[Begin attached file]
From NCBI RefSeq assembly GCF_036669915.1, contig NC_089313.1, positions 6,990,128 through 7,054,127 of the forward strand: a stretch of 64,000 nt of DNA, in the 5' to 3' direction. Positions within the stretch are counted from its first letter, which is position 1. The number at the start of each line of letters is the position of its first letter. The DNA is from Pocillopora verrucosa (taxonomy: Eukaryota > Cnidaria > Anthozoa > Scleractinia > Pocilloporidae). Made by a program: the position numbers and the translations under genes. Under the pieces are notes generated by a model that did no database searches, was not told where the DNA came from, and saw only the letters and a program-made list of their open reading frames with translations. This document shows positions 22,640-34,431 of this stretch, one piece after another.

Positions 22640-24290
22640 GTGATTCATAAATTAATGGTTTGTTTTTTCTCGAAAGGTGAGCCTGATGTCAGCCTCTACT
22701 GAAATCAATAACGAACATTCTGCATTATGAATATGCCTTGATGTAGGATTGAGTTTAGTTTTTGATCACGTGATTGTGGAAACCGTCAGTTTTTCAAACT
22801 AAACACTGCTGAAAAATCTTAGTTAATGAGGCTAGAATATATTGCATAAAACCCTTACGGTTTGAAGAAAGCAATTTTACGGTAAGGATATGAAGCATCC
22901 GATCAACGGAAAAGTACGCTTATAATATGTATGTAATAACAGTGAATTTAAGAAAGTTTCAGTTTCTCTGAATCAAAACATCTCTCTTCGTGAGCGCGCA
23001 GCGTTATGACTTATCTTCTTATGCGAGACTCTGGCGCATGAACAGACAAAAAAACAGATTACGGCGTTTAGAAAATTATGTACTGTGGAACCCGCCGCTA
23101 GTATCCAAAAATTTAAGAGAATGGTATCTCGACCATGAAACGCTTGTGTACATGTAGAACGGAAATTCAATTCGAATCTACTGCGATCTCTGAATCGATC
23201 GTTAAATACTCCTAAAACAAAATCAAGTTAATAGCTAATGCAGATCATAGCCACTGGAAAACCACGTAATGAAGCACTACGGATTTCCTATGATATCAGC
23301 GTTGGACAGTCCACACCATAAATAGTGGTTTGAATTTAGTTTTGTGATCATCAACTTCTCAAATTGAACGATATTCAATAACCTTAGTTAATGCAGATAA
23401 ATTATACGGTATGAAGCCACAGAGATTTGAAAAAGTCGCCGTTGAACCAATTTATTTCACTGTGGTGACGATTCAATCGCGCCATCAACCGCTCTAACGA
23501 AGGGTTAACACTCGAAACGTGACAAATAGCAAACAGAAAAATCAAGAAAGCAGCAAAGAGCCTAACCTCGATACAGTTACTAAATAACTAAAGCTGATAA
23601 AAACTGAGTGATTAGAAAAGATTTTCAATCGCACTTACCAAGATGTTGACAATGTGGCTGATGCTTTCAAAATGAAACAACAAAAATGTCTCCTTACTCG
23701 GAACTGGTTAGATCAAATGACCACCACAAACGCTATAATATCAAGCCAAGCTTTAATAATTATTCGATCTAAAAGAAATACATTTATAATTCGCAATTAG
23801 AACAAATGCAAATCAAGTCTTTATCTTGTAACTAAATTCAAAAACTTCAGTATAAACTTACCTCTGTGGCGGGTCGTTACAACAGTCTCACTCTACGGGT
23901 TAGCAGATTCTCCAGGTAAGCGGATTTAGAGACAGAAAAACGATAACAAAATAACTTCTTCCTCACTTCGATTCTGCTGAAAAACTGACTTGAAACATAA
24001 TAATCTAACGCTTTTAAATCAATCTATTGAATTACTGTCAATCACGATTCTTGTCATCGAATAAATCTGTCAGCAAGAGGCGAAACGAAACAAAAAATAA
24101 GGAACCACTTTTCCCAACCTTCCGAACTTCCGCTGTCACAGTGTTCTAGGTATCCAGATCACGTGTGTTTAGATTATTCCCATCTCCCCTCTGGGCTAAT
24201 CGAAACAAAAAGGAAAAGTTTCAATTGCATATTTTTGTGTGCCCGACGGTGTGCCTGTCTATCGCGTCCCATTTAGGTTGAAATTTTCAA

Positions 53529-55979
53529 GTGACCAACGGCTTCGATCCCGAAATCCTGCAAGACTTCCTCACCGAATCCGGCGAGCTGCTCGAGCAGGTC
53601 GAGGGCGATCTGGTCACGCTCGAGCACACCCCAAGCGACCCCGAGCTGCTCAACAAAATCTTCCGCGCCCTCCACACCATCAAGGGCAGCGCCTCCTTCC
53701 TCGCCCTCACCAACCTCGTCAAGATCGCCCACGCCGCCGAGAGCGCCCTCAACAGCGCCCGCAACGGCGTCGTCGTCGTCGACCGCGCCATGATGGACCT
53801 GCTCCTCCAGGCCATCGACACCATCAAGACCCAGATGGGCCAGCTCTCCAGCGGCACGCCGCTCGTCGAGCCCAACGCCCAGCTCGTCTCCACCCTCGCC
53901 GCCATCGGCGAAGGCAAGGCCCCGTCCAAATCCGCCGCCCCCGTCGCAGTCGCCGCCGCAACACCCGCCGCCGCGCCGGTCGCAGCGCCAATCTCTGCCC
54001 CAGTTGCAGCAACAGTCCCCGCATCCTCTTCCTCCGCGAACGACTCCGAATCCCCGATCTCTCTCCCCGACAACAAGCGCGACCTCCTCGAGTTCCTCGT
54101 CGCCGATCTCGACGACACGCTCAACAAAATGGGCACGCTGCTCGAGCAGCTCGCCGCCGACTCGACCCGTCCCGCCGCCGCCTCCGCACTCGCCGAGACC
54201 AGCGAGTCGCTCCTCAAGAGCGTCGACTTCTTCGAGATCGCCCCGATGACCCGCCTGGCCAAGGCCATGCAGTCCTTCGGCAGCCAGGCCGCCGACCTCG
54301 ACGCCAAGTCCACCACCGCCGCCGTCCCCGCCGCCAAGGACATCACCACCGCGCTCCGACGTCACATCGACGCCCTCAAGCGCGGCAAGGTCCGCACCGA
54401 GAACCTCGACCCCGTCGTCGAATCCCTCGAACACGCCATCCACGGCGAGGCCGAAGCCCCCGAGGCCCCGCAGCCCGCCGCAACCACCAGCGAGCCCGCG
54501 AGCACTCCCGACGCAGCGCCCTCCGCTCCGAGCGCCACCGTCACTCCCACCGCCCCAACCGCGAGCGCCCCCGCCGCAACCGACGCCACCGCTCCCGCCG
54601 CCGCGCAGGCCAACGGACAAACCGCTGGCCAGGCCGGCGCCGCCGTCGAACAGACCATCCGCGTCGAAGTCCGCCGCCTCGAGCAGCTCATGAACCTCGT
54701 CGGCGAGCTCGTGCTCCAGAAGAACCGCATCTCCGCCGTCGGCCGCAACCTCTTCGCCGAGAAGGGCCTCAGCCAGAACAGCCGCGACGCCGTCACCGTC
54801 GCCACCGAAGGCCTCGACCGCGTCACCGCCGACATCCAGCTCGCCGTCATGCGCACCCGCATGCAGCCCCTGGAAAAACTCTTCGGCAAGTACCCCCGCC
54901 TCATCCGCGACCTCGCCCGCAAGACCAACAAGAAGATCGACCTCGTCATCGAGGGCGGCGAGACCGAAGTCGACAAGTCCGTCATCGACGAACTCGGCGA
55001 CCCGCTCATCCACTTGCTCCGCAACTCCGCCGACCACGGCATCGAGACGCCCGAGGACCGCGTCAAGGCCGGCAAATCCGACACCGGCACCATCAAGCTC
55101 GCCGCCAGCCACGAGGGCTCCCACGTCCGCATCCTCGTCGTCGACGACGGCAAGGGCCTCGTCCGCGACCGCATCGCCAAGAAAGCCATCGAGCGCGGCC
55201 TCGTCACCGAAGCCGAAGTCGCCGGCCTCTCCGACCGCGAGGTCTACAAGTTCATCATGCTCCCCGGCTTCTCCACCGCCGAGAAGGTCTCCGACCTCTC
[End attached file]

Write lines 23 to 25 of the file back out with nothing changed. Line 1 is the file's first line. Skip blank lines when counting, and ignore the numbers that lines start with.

53701 TCGCCCTCACCAACCTCGTCAAGATCGCCCACGCCGCCGAGAGCGCCCTCAACAGCGCCCGCAACGGCGTCGTCGTCGTCGACCGCGCCATGATGGACCT
53801 GCTCCTCCAGGCCATCGACACCATCAAGACCCAGATGGGCCAGCTCTCCAGCGGCACGCCGCTCGTCGAGCCCAACGCCCAGCTCGTCTCCACCCTCGCC
53901 GCCATCGGCGAAGGCAAGGCCCCGTCCAAATCCGCCGCCCCCGTCGCAGTCGCCGCCGCAACACCCGCCGCCGCGCCGGTCGCAGCGCCAATCTCTGCCC